Another Major Storm Hits the South… Winter Storm Pax! February 17, 2014Posted by vpillmore in Severe, Winter, Winter Storm Pax.
Tags: Ice, North Carolina, Pax, Snow, winter, Winter Storm, Winter Storm Pax
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This winter has been pretty intense for most of the USA this year. The south eastern parts of the country have seen very cold temperatures and a couple of snow storms, which is not a normal winter for southerners. Living in North Carolina for a over a year has been quite interesting. I’m from Rome, NY, so when southerners get nervous about winter weather, I usually think it’s nothing to worry about… until Winter Storm Pax arrived. I can honestly say that Winter Storm Pax was a dangerous storm and even people from up North would say the same! From getting an inch of snow an hour to almost two inches of solid ice on the roads, this storm was epic to say the least.
It was definitely an epic storm for Jim Cantore. I tweeted him a picture of the icy roads here in Fayetteville, NC and he replied! This obviously made my day. I was so excited!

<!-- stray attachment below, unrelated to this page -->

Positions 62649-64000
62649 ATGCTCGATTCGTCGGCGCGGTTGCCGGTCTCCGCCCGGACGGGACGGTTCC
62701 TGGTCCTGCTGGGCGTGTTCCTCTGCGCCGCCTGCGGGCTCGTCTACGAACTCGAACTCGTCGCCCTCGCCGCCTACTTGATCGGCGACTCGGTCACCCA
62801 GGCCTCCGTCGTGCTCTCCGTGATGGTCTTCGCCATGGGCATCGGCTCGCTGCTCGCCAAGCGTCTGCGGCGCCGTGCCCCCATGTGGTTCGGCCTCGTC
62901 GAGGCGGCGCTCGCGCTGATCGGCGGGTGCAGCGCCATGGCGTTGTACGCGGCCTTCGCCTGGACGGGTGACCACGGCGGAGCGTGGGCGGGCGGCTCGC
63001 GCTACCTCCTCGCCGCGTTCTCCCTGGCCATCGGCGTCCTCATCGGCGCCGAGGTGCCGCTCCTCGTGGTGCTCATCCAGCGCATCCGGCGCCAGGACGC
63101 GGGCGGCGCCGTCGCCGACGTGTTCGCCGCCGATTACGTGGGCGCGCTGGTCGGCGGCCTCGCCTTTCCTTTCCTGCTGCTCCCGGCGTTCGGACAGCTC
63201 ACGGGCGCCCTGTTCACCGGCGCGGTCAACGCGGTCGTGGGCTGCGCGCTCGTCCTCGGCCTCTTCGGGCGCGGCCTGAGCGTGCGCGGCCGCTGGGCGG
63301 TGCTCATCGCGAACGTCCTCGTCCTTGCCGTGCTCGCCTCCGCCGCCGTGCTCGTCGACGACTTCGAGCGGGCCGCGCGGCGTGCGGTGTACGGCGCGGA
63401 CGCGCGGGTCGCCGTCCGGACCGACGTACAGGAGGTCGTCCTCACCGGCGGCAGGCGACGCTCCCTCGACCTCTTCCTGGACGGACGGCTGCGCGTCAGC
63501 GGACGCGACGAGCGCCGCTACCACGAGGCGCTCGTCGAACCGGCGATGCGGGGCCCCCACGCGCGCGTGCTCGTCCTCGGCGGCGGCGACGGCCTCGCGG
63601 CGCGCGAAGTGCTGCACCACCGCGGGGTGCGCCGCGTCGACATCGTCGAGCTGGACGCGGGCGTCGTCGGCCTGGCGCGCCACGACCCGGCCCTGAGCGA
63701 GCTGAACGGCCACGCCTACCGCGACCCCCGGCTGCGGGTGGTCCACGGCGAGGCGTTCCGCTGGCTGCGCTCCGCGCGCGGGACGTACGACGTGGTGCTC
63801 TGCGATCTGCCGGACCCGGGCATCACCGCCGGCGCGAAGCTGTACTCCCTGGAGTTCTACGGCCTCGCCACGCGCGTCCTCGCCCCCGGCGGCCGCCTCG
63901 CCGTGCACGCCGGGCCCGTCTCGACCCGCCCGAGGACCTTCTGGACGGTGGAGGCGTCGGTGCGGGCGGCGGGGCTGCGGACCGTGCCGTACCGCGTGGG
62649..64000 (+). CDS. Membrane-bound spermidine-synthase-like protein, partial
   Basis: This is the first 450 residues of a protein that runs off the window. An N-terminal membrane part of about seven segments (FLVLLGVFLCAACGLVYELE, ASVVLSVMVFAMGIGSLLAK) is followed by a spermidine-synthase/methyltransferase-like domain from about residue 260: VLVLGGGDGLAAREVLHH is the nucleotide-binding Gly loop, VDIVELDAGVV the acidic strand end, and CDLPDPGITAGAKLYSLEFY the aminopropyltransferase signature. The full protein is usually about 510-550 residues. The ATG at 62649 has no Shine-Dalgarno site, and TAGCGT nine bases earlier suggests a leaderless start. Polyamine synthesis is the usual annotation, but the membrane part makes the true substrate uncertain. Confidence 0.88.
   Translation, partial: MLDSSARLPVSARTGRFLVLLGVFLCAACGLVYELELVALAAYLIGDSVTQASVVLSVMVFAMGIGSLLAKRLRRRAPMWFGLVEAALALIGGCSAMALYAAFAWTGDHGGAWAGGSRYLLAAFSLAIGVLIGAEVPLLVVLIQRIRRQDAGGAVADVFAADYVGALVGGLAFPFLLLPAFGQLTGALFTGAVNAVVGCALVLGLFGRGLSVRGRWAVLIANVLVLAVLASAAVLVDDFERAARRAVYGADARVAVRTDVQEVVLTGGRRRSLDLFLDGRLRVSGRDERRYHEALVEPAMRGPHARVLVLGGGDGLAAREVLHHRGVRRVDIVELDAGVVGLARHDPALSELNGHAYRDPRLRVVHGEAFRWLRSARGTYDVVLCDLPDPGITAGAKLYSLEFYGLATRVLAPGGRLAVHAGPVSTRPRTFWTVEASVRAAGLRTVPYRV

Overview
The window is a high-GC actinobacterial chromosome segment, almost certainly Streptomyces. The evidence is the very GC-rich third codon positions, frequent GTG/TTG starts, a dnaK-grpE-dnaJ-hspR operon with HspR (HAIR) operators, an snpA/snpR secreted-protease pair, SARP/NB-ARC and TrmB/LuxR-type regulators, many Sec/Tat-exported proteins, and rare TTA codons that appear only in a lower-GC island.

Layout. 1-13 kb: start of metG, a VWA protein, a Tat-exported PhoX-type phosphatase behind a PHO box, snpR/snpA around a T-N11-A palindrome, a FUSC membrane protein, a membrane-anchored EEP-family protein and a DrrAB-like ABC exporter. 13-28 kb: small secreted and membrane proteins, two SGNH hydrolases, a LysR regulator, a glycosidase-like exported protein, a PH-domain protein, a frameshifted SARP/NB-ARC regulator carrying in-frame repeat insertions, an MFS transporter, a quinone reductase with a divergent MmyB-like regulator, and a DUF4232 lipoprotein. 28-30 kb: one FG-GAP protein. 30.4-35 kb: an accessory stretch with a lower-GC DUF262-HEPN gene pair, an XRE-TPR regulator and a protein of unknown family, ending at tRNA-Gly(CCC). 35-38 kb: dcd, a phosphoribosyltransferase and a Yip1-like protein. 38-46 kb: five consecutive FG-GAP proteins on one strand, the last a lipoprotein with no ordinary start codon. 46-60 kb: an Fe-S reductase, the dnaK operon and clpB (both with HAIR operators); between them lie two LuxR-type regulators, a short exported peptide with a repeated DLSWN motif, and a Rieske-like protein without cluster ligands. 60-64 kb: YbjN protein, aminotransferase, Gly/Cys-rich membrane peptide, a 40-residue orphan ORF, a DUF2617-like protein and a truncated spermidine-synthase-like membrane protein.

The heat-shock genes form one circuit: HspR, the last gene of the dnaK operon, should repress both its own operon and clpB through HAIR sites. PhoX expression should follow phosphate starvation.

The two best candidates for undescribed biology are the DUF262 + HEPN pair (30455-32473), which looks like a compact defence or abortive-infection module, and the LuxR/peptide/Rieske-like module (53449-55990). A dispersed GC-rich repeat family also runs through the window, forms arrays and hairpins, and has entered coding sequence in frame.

If you read my previous post about Winter Storm Leon occurring on the day before and day of Sable’s birthday, you will also want to know that Winter Storm Pax came around the time Sable had passed away. I think this is her way of saying everything will be okay! Also as I said before, I never get lucky to experience bad weather, and she is allowing me to do so!
Since I had two snow days in a row due to the weather, I had some time to capture some photos of the storm. Take a look below! You will also see my dogs, Toby and Scrappy, playing in the snow – Toby loves it as he is part husky, but Scrappy isn’t a fan of the cold!
Winter Storm Leon February 6, 2014Posted by vpillmore in Weather, Winter.
Tags: Snow, The Weather Channel, winter, Winter Storm Leon
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Last week, Winter Storm Leon brought The Weather Channel to Fayetteville, NC! Since North Carolina isn’t used to the snow, many of the local businesses and schools were closed almost the whole week. Lucky for me, my business was closed, which gave me the opportunity to go downtown and watch Mike Seidel report the weather live! It was such a fun day and I feel so happy that I got to talk to Seidel and take a photo with him.
Another important fact about this day, January 29th, was that it was Sable’s birthday. Sable is my dog who passed away last February due to a long-term illness. The day she passed, North Carolina got snow… and it stuck! We had a few flurries here and there after that, but nothing too wild. Then, the week of Sable’s birthday, I saw on The Weather Channel that Winter Storm Leon was coming. I knew this was a sign that Sable was letting me know she is doing okay.